He was their leader, and he had to follow!

Liberals like myself have sometimes pooh-poohed Trump’s appeal to  his MAGA-hat wearing, confederate-flag-waving, “lock-her-up-shouting base, but that would be a mistake, and this for three main reasons:

First, even if some might hesitate to embrace a cause that has, so far, left most Americans unconvinced that it is safe to re-open the economy, there is an organizational infrastructure on the far right that is ready to facilitate such a potential insurgency. Both white nationalist groups and “astroturf” libertarian groups have the resources to mobilize at least some ordinary Republican voters to join in angry public protests. (Businessmen may be more hesitant to join in since they risk putting workers back to work under treacherous health conditions.)_

Second, there is a danger that if the Trumpists in the street – egged on by the president –succeed in their campaigns, they can force some governors to open their economies prematurely. The protests in Michigan, Minnesota, and Virginia have kick-started more mainstream figures to push decision-makers to take action. Already, a state representative in Maine declared himself ready to join the protesters in front of the statehouse in Augusta. At the same time, Stephen Moore, a member of Trump’s council to reopen the economy, said in a YouTube video, “We need to be the Rosa Parks here and protest against these government injustices.”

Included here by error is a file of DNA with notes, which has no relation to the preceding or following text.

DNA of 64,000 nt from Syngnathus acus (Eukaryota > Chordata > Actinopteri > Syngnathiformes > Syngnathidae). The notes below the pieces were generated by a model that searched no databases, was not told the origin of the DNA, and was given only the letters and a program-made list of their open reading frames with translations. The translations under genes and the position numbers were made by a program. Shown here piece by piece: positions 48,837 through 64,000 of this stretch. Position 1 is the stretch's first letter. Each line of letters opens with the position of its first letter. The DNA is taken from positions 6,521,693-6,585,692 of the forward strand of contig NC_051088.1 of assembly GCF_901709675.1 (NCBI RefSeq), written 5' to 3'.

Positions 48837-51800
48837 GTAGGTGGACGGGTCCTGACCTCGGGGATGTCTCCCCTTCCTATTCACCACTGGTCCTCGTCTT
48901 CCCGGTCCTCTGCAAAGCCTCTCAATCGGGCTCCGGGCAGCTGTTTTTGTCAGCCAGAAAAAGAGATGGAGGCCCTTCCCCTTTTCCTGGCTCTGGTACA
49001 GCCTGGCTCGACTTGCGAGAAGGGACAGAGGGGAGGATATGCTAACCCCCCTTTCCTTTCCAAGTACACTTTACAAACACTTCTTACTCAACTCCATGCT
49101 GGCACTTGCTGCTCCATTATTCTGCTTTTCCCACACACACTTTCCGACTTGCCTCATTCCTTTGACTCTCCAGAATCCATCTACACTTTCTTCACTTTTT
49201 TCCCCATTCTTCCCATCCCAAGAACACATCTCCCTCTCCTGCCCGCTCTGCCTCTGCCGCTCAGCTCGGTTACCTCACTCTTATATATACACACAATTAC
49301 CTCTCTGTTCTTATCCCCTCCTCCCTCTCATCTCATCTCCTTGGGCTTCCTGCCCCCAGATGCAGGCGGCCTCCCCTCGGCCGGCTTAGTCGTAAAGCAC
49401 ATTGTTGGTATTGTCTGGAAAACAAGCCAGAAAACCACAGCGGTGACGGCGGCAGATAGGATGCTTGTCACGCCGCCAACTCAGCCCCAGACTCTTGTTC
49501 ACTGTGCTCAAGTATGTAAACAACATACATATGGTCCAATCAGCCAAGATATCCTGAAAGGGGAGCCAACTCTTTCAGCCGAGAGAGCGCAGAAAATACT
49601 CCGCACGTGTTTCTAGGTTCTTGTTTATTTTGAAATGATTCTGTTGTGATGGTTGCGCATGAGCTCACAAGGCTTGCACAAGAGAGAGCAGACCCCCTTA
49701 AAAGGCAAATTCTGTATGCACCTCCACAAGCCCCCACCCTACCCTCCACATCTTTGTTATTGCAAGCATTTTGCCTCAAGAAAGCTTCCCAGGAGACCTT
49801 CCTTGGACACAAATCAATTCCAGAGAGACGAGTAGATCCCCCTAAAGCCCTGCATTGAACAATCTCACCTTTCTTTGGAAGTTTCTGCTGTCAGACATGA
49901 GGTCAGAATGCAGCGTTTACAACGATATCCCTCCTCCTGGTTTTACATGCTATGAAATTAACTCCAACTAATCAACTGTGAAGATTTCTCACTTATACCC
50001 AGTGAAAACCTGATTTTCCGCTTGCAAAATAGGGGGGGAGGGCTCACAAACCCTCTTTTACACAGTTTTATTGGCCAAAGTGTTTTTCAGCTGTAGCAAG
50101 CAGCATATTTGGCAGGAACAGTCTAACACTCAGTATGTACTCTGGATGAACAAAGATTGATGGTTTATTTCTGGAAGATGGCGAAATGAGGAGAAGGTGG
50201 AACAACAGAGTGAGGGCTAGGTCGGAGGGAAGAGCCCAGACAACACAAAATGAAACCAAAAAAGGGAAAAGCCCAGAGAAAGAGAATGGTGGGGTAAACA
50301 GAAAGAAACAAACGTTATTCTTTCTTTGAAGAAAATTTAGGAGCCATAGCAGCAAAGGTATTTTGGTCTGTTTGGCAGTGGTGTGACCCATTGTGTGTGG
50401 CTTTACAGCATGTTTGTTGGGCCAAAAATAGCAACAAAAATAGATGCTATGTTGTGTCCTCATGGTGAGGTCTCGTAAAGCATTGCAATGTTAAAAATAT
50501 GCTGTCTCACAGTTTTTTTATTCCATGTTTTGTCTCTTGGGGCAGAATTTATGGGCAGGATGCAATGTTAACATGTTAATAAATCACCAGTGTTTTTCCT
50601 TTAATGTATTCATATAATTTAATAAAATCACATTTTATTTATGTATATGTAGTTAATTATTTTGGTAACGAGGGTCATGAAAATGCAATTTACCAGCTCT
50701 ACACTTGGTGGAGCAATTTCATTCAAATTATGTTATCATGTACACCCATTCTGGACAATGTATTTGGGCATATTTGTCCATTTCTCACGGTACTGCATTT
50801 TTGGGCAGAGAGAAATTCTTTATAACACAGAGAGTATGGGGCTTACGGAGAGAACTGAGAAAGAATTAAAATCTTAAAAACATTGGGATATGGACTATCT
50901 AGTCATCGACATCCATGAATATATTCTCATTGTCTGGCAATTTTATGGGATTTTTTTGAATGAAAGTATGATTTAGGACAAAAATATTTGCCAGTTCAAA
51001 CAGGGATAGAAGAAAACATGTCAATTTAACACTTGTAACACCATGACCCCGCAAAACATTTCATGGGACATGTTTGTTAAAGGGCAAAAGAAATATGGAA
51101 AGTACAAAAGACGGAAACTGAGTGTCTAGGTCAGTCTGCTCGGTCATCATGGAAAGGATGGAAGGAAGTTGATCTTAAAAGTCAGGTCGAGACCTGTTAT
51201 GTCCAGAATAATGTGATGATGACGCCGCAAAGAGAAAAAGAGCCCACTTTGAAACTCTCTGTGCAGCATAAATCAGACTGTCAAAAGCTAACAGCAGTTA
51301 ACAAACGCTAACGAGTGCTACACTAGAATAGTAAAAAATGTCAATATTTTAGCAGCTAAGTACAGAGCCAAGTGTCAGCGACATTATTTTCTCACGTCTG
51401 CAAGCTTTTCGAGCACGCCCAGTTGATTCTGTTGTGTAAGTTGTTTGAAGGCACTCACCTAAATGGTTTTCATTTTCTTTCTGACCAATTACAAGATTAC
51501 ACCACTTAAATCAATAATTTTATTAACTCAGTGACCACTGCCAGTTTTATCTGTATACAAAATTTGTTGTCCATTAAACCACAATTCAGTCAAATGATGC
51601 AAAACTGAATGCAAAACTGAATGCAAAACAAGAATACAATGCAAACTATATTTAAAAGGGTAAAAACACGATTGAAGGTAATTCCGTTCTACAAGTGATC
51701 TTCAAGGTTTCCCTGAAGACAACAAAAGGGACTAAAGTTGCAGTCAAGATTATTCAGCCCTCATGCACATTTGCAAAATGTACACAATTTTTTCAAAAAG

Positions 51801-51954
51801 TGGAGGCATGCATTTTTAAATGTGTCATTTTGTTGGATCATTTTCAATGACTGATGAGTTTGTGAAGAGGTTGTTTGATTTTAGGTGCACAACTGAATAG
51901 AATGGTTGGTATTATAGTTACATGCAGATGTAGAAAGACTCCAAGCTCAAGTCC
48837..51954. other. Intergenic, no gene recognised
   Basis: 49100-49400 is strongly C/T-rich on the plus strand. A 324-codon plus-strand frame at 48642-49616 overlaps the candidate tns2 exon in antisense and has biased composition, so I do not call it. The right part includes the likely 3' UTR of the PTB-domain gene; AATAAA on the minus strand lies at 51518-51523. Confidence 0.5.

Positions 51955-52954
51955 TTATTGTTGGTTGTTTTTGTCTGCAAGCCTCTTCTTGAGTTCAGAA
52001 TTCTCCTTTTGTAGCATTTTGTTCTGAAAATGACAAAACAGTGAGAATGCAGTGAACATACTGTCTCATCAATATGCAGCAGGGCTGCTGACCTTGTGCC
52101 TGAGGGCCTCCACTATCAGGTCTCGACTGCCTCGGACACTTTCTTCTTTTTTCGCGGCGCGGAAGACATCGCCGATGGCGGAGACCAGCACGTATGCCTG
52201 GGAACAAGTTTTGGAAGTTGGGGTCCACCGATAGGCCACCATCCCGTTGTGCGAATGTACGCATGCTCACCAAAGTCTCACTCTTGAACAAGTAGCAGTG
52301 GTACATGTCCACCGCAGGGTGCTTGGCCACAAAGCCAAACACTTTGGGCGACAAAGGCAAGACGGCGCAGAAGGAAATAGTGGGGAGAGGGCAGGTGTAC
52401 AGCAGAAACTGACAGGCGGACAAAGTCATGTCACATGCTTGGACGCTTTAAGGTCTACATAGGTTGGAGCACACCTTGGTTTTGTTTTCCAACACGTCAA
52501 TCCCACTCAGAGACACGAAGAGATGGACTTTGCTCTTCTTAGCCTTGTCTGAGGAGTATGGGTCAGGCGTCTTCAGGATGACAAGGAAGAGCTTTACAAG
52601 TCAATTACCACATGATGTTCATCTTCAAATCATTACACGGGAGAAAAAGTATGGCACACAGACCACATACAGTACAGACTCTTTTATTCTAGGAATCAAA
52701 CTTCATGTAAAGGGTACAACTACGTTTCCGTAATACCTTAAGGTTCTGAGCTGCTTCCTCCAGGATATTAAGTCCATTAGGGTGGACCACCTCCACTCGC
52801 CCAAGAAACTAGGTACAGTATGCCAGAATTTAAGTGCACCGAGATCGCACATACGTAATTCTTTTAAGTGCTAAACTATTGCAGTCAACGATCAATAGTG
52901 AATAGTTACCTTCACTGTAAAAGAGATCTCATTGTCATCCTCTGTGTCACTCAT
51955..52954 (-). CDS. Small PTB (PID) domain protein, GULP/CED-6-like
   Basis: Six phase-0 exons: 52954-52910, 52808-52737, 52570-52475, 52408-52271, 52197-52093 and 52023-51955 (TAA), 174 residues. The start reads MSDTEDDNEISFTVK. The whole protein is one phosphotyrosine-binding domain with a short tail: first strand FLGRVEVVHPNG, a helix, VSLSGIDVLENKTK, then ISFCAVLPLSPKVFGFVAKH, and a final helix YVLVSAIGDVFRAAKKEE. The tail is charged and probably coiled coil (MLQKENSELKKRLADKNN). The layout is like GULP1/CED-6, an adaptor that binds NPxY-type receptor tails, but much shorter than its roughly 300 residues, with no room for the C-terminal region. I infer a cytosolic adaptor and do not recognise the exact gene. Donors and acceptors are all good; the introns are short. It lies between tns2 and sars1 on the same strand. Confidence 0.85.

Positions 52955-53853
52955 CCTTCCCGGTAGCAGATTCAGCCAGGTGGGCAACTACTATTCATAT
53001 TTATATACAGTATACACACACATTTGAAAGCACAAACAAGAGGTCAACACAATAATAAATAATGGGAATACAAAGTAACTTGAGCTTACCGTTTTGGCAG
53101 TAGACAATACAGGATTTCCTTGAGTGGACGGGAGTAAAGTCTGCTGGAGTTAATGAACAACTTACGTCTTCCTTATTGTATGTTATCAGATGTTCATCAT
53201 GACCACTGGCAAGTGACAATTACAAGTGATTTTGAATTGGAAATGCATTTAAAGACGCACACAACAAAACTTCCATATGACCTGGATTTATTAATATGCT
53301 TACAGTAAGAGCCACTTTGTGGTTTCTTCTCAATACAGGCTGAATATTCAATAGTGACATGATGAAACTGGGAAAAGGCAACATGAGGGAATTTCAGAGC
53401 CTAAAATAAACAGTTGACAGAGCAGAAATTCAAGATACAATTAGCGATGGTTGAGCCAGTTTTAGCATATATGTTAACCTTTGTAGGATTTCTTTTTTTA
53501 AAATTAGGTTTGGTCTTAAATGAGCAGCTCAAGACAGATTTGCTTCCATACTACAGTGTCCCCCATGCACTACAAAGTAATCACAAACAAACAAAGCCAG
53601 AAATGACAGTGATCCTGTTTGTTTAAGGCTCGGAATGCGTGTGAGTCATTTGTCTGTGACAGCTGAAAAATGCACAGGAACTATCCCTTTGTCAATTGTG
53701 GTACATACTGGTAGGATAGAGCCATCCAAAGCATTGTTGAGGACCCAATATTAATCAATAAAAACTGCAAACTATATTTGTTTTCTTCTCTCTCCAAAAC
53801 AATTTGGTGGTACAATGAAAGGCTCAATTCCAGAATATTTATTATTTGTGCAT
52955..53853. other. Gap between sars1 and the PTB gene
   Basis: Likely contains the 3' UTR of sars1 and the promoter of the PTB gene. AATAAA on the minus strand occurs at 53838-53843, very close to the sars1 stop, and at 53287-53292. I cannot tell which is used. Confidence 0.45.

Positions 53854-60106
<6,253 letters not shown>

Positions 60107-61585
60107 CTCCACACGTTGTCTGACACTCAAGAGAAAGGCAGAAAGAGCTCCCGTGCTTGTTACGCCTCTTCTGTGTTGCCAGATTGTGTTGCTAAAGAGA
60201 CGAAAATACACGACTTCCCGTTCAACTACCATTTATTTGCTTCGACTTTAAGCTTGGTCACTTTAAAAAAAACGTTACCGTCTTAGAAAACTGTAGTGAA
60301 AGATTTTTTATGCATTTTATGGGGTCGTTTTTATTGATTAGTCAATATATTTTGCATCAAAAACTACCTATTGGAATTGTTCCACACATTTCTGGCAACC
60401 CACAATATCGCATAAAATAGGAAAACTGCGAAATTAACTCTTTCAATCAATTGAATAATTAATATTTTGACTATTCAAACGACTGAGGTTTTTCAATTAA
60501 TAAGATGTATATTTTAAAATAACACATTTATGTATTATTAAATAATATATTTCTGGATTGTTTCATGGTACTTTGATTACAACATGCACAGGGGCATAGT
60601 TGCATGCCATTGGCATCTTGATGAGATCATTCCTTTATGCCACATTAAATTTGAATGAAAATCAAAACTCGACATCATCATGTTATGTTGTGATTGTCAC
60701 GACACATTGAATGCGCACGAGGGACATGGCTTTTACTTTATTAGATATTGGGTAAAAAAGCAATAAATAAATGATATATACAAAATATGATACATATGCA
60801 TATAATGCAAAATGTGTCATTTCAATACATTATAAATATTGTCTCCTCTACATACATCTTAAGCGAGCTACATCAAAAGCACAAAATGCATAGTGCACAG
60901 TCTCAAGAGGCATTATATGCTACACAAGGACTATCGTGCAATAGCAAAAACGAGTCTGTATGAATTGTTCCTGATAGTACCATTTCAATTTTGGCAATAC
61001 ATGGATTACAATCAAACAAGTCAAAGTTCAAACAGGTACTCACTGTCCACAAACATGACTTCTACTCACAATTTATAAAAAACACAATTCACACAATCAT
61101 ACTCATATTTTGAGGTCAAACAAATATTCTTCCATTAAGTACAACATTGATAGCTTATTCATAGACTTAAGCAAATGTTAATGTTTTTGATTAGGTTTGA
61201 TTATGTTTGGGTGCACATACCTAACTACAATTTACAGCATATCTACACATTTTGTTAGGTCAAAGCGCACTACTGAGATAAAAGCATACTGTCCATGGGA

Trump’s media echo chamber has not been slow to sense a live issue with which to drum up support from a wider base. Insider activists like Moore and some Fox News hosts could reinforce the effort in the street to push governors and the administration to take precipitate and dangerous actions.

But these are not the greatest worries I have regarding the move of Trump’s base to the streets.

When a movement leader with no sense of proportion or restraint senses that his supporters are moving faster than he is towards radical or extreme measures, he is likely to follow, if only to show that he is still their leader.

The real risks of the moment are that pressure from the base will cause more people to die of COVID-19 and that the politics of the street could turn violent – as happened in the Weimar Republic when another movement leader took power on the backs of the crowd.

If these protests cohere into a national movement, and Trump eggs them on to retain the leadership of his base, our country could be moving in a very risky direction indeed.

Sidney Tarrow is Emeritus Professor of Government at Cornell and the author of Power in Movement: Social Movements and Contentious Politics and the co-editor (with David S. Meyer) of The Resistance: The Dawn of the Anti-Trump Opposition Movement.

2 thoughts on ““There Go the People….”